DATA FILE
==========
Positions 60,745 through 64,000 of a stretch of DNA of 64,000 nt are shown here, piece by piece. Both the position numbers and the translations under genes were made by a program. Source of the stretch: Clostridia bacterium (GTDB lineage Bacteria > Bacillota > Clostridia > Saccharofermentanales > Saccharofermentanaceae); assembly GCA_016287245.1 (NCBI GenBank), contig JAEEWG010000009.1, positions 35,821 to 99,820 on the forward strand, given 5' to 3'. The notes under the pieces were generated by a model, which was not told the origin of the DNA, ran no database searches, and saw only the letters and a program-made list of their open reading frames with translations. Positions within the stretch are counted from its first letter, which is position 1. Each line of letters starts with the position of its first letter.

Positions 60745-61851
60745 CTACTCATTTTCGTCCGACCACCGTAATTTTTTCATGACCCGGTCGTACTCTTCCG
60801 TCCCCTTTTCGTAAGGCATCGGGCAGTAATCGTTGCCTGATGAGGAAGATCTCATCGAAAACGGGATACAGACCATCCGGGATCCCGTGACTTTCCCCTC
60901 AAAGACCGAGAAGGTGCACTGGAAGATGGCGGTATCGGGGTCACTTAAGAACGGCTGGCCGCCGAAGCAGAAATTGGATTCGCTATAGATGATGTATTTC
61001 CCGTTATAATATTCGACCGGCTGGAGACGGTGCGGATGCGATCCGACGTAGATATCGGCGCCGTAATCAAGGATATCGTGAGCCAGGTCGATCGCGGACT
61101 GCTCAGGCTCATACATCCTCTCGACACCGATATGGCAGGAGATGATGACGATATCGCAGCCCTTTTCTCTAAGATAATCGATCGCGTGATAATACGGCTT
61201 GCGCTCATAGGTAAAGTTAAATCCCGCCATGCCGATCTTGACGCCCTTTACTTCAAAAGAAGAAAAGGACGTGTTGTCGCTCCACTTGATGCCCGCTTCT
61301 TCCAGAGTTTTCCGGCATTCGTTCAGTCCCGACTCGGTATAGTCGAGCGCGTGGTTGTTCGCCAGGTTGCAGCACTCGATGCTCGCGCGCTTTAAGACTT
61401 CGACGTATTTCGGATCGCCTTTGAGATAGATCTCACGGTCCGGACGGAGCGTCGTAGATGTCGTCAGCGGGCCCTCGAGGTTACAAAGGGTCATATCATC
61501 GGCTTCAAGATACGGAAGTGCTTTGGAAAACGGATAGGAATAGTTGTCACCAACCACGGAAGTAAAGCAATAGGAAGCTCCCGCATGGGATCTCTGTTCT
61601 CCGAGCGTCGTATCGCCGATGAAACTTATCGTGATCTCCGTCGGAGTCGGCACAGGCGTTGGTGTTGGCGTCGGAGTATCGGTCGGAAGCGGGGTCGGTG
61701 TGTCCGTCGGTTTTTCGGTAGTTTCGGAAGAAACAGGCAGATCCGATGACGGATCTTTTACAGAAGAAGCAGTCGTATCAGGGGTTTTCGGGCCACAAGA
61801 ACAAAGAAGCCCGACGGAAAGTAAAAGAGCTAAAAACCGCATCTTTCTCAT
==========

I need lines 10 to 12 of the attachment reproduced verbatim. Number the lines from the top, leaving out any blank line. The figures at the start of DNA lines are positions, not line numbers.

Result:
61401 CGACGTATTTCGGATCGCCTTTGAGATAGATCTCACGGTCCGGACGGAGCGTCGTAGATGTCGTCAGCGGGCCCTCGAGGTTACAAAGGGTCATATCATC
61501 GGCTTCAAGATACGGAAGTGCTTTGGAAAACGGATAGGAATAGTTGTCACCAACCACGGAAGTAAAGCAATAGGAAGCTCCCGCATGGGATCTCTGTTCT
61601 CCGAGCGTCGTATCGCCGATGAAACTTATCGTGATCTCCGTCGGAGTCGGCACAGGCGTTGGTGTTGGCGTCGGAGTATCGGTCGGAAGCGGGGTCGGTG